There is no question that attempting to own “hot” or versions of “hot” appears to have great value and importance in the marketing world. So, how many original, unique, and memorable ways are there to communicate spicy “hot” anyway?

As to memorable, perhaps painfully memorable, Paris Hilton apparently sells designer clothes under her “That’s Hot” brand, and judging from her pending federal trademark filings, she still has an intention of expanding her “That’s Hot” brand to cell phones and alcoholic beverages, among other items, but apparently not buffalo chicken wing sauce or potato chips, thankfully.

Otherwise, it really might distract from a recent pair of trademark food fights in Minneapolis, both involving chips claiming to be “hot” too. You may recall the “Red Hot” Chip Fight between Barrel O’Fun and Old Vienna discussed here, that was quickly bagged here.

So, here are the current contenders in the most recent “Blazin’ Hot” trademark food fight:


A copy of the Buffalo Wild Wings trademark infringement complaint against P&G and Pringles is here.

The most interesting aspect of the complaint, from a trademark strategy perspective, is the fact that Buffalo Wild Wings did not bring a claim for infringement of a federally-registered trademark (Section 32 of the Lanham Act). Instead, it only relies on Section 43 of the Lanham Act (designed to protect unregistered trademarks) and a pair of Minnesota state law causes of action, even though it refers to owning some federal trademark and service mark registrations for and containing the term BLAZIN’. Perhaps Buffalo Wild Wings is attempting to insulate them from attack or challenge by P&G, since none is five years old yet or incontestable. Stay tuned to learn whether P&G turns up the heat on this dispute and counterclaims for cancellation anyway.

Now, as to the “original and unique” point raised above, it is worth asking, who else appears to have a stake in “Blazin” hot trademarks for food products? Uh, let’s just say, more than a few . . . .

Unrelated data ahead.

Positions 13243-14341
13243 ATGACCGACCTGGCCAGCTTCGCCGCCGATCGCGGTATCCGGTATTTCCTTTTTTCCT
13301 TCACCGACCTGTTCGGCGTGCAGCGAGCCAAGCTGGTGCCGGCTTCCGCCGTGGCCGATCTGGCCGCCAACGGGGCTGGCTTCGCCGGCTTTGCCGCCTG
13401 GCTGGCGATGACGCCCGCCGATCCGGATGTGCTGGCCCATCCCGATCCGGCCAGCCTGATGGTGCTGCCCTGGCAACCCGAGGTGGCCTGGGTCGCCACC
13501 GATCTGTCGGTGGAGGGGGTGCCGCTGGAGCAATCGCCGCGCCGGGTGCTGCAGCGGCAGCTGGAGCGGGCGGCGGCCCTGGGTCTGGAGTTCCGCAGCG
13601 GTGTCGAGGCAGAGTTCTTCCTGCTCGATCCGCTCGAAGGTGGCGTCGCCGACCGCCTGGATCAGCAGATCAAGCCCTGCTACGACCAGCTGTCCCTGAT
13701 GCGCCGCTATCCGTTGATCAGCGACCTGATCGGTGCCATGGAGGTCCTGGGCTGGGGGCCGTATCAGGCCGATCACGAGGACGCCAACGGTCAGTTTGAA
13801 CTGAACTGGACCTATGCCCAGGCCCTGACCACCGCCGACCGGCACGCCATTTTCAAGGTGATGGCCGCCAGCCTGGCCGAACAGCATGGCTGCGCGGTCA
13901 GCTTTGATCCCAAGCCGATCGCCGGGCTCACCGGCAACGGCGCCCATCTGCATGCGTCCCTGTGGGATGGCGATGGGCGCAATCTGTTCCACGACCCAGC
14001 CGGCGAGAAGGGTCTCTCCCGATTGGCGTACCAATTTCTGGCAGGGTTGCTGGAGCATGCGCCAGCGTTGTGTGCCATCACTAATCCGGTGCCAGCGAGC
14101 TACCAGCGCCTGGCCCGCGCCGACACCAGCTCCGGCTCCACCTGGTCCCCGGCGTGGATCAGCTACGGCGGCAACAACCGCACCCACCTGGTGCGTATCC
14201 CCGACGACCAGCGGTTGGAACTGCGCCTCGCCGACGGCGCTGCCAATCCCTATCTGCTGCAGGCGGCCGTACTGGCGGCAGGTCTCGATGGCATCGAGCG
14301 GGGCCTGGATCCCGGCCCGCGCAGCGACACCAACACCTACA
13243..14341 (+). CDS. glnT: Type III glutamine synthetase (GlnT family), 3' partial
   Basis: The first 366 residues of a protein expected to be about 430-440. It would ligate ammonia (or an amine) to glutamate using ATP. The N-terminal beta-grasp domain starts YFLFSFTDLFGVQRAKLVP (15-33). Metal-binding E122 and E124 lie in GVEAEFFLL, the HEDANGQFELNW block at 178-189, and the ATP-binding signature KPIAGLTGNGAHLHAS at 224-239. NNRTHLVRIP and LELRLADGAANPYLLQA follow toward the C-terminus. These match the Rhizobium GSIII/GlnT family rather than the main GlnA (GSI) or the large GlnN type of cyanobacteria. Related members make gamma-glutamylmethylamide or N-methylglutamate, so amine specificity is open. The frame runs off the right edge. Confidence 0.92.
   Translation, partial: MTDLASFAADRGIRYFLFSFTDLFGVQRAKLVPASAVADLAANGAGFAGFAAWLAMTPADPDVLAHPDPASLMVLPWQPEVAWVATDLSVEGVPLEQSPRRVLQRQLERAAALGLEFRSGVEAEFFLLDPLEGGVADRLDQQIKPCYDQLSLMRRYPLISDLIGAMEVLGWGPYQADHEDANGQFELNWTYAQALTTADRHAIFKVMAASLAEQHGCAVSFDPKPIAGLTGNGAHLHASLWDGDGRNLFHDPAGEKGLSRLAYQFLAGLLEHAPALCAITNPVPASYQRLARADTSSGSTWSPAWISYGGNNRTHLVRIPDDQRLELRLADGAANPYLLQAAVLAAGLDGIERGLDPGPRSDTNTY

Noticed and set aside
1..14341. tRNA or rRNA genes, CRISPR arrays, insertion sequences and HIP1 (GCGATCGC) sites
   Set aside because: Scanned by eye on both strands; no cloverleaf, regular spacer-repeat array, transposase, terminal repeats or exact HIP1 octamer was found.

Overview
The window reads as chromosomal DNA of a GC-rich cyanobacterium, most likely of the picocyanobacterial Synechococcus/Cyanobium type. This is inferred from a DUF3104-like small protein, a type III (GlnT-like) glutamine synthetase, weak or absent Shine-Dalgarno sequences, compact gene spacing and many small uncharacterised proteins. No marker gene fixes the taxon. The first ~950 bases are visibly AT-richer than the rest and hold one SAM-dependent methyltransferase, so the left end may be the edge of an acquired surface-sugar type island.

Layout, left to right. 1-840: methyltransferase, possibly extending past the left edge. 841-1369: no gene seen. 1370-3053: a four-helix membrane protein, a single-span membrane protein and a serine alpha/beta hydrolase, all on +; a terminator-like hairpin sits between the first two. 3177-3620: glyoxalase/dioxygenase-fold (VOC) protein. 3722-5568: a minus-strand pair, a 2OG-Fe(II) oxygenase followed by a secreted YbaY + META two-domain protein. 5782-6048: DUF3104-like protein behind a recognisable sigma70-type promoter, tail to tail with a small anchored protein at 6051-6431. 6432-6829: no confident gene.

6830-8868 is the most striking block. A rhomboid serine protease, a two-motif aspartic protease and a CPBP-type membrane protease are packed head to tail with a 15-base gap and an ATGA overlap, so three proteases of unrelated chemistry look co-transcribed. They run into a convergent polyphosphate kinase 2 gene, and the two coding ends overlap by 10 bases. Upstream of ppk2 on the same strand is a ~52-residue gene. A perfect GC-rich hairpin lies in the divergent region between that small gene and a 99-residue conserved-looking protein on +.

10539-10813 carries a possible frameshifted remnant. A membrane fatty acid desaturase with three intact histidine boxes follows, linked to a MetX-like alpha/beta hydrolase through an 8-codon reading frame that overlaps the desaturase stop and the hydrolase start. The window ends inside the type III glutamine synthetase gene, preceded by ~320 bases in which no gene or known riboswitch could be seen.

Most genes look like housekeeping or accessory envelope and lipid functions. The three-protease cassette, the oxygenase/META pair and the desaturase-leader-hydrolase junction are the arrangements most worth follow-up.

Sara Lee owns a federal registration for BLAZIN’ HOT covering processed meats and meat snacks, and sandwiches, namely sausage biscuits;

Frito-Lay owns a federal registration for BLAZIN’ BUFFALO & RANCH covering tortilla chips;

Pilgrim’s Pride owns a federal registration for BLAZIN’ WINGS covering chicken wings;

Jardine’s owns a federal registration for BLAZIN’ SADDLE covering hot (spicy) salsa;

International Market Brands owns a federal registration for BLAZIN RED covering red hot sauces;

Meijer owns a federal registration for MEIJER BLAZIN’ BBQ SAUCE covering barbecue sauce;

Hot Stuff Foods owns a federal registration for BLAZIN’ covering dry spice mix;

Jarden owns a federal registration for BLAZIN’ ONION covering a seasoning kit;

Oasis Foods owns a federal registration for GRILL BLAZIN’ covering barbecue sauce; and

Branding Iron Foods owns a federal registration for E.Z. EARL’S BLAZIN-HOT covering hot sauce.

So, how is it that in the prayer for relief in the complaint, Buffalo Wild Wings asks the court to enjoin P&G “from using the term BLAZIN’ with the words ‘buffalo,’ ‘wing,’ or ‘sauce’?

OK, I’m not THINKIN’ ARBY’S, but I AM THINKIN’ the scope of claimed rights in BLAZIN’ is going to be an issue in this case.